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Don’t worry: Hanging out on the Internet won’t drive you insane

There is no conclusive evidence that increased Internet use results in loneliness, isolation or psychosis.

Despite Newsweek’s scary-sounding July 9 cover article, spending time on the Internet will not cause you — or anyone else — to become lonely, depressed or even (Heaven forbid!) psychotic.

For, as Maia Szalavitz, a health writer for Time.com points out, Newsweek’s suggestion that Internet use can lead to mental illness “runs counter to what the research data actually show”:

[Newsweek senior reporter Tony] Dokoupil makes much of brain scan studies suggesting that Internet use “rewires” the brain in ways that look similar to changes seen in drug addiction. The reality is that any enjoyable activity leads to changes in the brain’s pleasure regions if a person engages in it frequently enough. Indeed, any activity we perform repeatedly will lead to brain changes: that’s known as learning. Riding a bicycle and playing the violin also rewire the brain, but we don’t choose to refer to these changes as “damage.”

As yet, there is no brain scan that can clearly determine whether certain brain changes signify addiction or simple, harmless enjoyment. Nor can brain scans predict, in the case of addiction, who will be able to regain control over their behavior and who will not.

Writing on his blog Mindhacks, British psychologist Vaughan Bell is equally dismissive of the Newsweek article, calling it “a litany of scientific stereotypes and exaggeration.”

One of the most egregious statements in the article, says Bell, is this one: “The current incarnation of the Internet — portable, social, accelerated, and all-pervasive — may be making us not just dumber or lonelier but more depressed and anxious, prone to obsessive-compulsive and attention-deficit disorders, even outright psychotic.”

Writes Bell:

This is an amazing list of mental illnesses supposedly caused by the internet but really Newsweek? Psychosis? A condition ranked by the World Health Organisation as the third most disabling health condition there is and one that is only beaten in its ability to disable by total limb paralysis and dementia and that comes ahead of leg paralysis and blindness.

We’re talking schizophrenia and severe bipolar disorder here. The mention of psychosis even makes the front page, of one of the most respected news magazines in the world, so this must be pretty striking evidence.

But what is the evidence cited by Newsweek? A 1998 Carnegie Mellon study that found that “Web use over a two-year period was linked to blue moods, loneliness, and the loss of real-world friends.”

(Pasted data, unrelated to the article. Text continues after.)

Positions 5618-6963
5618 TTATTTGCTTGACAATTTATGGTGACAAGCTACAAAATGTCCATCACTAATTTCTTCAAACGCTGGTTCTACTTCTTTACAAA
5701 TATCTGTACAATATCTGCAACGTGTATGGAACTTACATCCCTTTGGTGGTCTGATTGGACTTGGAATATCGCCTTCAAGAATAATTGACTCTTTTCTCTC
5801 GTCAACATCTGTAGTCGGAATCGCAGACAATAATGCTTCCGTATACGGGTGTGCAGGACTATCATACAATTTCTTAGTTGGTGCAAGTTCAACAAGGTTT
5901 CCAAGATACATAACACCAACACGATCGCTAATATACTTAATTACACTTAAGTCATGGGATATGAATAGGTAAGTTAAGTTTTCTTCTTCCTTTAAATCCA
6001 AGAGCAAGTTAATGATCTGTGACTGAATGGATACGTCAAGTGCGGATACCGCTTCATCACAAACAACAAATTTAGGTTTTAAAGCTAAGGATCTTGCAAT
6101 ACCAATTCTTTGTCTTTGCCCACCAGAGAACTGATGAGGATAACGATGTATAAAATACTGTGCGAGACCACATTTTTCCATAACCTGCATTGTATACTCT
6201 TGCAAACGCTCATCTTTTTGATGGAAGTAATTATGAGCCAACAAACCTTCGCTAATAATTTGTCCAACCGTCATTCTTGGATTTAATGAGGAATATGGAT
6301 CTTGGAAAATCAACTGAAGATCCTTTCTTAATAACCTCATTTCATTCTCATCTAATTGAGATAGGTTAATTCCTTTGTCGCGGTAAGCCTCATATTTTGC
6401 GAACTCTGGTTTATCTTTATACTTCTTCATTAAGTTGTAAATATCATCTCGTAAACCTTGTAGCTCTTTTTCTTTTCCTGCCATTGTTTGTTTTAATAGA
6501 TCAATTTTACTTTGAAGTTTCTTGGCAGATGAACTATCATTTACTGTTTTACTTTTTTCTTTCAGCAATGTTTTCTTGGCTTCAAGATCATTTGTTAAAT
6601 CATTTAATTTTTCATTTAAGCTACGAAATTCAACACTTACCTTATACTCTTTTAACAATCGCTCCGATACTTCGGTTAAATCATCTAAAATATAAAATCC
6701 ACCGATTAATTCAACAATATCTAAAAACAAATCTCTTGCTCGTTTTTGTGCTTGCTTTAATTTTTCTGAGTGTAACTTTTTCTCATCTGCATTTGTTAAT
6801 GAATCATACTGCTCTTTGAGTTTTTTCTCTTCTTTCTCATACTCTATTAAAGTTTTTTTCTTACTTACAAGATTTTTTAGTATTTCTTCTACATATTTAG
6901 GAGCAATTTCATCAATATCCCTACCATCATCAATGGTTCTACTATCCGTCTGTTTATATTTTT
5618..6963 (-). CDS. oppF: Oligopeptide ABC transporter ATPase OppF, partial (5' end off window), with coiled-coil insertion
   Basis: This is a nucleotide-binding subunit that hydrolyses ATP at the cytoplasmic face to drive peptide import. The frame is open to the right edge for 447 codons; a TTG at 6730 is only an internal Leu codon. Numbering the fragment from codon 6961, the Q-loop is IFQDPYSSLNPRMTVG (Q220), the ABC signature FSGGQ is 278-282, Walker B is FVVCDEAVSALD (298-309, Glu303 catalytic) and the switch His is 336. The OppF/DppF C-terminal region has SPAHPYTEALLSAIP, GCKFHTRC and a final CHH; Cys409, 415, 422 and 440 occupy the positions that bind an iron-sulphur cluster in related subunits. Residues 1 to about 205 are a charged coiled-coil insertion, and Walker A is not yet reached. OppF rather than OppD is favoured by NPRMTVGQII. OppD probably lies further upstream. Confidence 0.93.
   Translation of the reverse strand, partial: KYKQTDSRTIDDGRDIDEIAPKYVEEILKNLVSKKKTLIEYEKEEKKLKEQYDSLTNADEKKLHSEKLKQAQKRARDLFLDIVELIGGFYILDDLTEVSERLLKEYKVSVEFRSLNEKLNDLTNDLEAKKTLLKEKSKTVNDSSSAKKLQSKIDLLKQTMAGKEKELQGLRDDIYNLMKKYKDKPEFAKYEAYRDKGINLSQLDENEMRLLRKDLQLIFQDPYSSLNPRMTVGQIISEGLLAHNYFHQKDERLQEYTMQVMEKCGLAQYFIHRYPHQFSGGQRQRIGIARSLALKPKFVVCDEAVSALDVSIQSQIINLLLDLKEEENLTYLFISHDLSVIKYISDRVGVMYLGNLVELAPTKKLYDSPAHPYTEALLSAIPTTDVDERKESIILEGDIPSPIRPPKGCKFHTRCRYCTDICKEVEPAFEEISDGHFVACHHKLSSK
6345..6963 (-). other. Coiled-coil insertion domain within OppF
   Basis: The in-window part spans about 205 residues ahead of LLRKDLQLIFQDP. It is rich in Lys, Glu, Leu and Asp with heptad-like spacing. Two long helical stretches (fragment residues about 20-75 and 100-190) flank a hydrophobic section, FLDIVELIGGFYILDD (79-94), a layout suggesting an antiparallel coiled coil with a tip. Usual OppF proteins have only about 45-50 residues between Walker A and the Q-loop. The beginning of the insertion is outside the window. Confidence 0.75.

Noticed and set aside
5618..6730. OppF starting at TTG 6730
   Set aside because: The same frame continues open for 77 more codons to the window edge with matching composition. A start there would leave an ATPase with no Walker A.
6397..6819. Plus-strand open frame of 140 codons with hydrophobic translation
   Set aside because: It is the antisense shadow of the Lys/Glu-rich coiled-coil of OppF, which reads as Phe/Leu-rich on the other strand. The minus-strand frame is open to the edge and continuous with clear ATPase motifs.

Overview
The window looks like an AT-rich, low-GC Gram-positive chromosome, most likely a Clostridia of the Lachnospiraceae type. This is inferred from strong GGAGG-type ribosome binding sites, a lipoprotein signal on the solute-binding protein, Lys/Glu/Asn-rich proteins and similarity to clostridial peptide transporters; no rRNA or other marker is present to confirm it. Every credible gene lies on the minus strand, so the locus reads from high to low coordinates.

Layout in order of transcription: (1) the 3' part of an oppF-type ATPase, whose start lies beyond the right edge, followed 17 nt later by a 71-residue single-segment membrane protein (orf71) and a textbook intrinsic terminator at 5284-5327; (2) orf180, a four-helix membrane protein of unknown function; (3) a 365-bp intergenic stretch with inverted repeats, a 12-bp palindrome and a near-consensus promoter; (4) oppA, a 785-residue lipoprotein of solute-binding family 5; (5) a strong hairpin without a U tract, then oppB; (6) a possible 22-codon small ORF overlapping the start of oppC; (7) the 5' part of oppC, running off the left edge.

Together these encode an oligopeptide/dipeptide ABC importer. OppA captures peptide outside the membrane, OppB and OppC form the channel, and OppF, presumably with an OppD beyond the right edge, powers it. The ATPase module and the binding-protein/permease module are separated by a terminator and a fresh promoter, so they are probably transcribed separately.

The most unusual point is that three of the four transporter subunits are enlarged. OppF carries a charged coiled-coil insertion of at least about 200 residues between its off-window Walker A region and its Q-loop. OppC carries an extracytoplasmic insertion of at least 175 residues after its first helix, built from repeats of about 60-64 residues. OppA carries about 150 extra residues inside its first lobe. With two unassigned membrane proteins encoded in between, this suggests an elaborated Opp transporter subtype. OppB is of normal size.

Yet, reports Bell, a three-year follow-up to that study — a follow-up not mentioned in the Newsweek article — found that those negative effects dissipated.

Incredibly, as Time’s Szalavitz notes, the Newsweek article also

approvingly cites an expert who has become a target of widespread ridicule in the science blogosphere for her extreme claims about Internet-related brain damage. Baroness Susan Greenfield, a pharmacology professor at Oxford, told Dokoupil in her typically understated way that the Internet problem “is an issue as important and unprecedented as climate change.”

Greenfield has never published a study on Internet use. The logic behind her claims is often befuddling: for example, this is how she attempted to explain why she believes the Internet has something to do with the recent rise in autism, in a 2011 interview with the Guardian: “I point to the increase in autism and I point to Internet use. That’s all.” Obviously, that is not scientific reasoning, which is why her comments inspired an Internet meme (among other outrage and disdain) that trended on Twitter.

Dr. Ben Goldacre, a leading British science journalist and author of the “Bad Science” blog, sums up the criticisms of Greenfield this way: “[Her ideas] are never set out as a clear hypothesis, in a formal academic publication, with the accompanying evidence and a clear suggestion of what research programmes might be planned to clarify any uncertainties.”

So, if you are a frequent surfer of the Web (and reader of Newsweek), don’t panic. “The internet will apparently make you psychotic if you only listen to the three people who think so,” writes Bell. “Or Newsweek, that is.”

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